As he had done dozens of times before, Anas al-Diab rushed to film the aftermath of an airstrike in Syria's Idlib province.
The 22-year-old citizen journalist and rescuer with the White Helmets volunteer group snapped photographs of a leveled potato chip factory in Khan Sheikhoun on Friday as his friends and colleagues hosed down the flames.
Accidents, disasters and safety
Biological and chemical weapons
Continents and regions
Middle East and North Africa
Unrest, conflicts and war
Weapons and arms
Weapons of mass destruction
Suddenly, another explosion hit. This time Diab became a victim, but he kept his camera rolling.
The dramatic footage provided to CNN by the White Helmets shows Diab bleeding heavily from the legs, unable to stand, as he cries out for help.
"Guys, guys, please come carry me," he shouts to his fellow rescue workers, the video shows. "I can't move."
Several other men try to get him to safety, but without a stretcher, they are forced to drag him out, his bloody legs trailing through the dusty debris.
"I know you, I know you! My dear Anas!" one of Diab's friends says as he rushes to help him.
Then comes the whoosh of a plane, another bomb lands and the men are pinned to the ground. One grabs his radio and calls for backup.
Airstrikes are nothing new to Khan Sheikhoun, the town in Idlib province where more than 80 people were killed in a Sarin gas attack last year. The United Nations and international chemical weapons experts say Syrian President Bashar al-Assad's regime was behind the attack, which prompted a US military strike on Syrian regime targets.
Fore more than two years, Syrian forces and their allies have been flushing their enemies from swaths of territory they regained in the long-running conflict. Many opposition fighters and their families were bused into Idlib, pounded by airstrikes in recent days in a regime operation to retake Syria's last remaining major rebel stronghold.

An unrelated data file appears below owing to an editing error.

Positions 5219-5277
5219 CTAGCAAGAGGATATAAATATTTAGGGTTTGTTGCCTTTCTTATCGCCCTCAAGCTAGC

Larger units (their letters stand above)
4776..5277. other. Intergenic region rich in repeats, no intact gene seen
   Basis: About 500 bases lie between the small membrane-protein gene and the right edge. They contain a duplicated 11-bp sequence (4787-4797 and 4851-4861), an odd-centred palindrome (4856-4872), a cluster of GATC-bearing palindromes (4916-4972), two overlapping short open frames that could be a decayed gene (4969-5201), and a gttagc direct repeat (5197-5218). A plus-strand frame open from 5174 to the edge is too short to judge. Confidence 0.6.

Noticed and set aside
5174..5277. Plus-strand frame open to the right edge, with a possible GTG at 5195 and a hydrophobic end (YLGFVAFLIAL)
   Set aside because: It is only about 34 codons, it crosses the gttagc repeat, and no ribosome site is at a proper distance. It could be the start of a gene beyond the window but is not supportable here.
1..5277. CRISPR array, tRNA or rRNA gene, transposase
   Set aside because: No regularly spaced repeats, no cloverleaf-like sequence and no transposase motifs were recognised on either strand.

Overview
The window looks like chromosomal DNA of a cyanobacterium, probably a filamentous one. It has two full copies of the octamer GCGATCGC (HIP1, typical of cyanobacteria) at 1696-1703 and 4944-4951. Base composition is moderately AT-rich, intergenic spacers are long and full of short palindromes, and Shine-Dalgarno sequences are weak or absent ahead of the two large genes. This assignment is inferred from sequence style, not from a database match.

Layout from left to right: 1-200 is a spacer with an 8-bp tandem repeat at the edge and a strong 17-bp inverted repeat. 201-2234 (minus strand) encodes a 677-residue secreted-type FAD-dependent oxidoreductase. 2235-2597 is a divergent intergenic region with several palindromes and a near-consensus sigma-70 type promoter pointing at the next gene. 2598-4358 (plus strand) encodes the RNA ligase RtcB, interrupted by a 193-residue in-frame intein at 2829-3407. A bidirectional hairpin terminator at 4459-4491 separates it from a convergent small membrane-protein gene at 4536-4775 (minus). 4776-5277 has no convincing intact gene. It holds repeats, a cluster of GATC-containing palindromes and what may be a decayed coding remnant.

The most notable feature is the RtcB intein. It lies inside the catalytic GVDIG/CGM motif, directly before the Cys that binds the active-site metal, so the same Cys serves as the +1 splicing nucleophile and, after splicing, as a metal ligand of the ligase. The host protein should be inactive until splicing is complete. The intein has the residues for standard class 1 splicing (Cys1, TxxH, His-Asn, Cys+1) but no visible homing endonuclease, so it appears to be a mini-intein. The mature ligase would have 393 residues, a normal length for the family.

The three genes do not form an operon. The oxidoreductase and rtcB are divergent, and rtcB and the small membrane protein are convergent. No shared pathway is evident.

Up to 3 million people are packed into a rural enclave in Idlib province that borders Turkey to the north. Among them are some 70,000 fighters, their allegiances ranging from moderate to radical.
The sheer number of civilians crammed into this enclave and the clearly disproportionate firepower used on them prompted the United Nations to warn that the operation may soon become a "bloodbath." US officials are worried the regime could again use chemical warfare.
"There needs to be ways of dealing with this problem that don't turn the next few months in Idlib into the worst humanitarian catastrophe with the biggest loss of life of the 21st century," warned the head of the UN's Office for the Coordination of Humanitarian Affairs (OCHA), Mark Lowcock, at a press briefing in Geneva on Monday.
Russia, the Syrian regime's most muscular ally, has provided much of the air power behind Assad's territorial gains in recent years. Russia and Syria say they only target terrorists, an assertion contradicted by accounts on the ground.
Amateur video that cannot be independently verified by CNN shows scenes of chaos and carnage playing out across the province: families with children run through the shells of their homes; a woman pancaked under the rubble except for a protruding hand, still moving; and bombings, one after another turning the skyline dark gray.
Diab is one of the luckier ones; he survived and continues to recover in a hospital.
"They are targeting innocent civilians and trying to kill as many of us as possible," he said from his bed. "As I was being rescued I told the guys to hold onto the camera because it has the material that can incriminate this criminal and send him to an international court."
In spite of the risks, some civilians are taking to the streets again in demonstrations reminiscent of the early days of the revolution against Assad, during the 2011 Arab Spring.
Thousands packed squares across Idlib on Friday, activists told CNN, calling not for lofty ideals but for the right to survive.
"Idlib, we are with you until death," they chanted, video shows.
They may well be the last words of this uprising.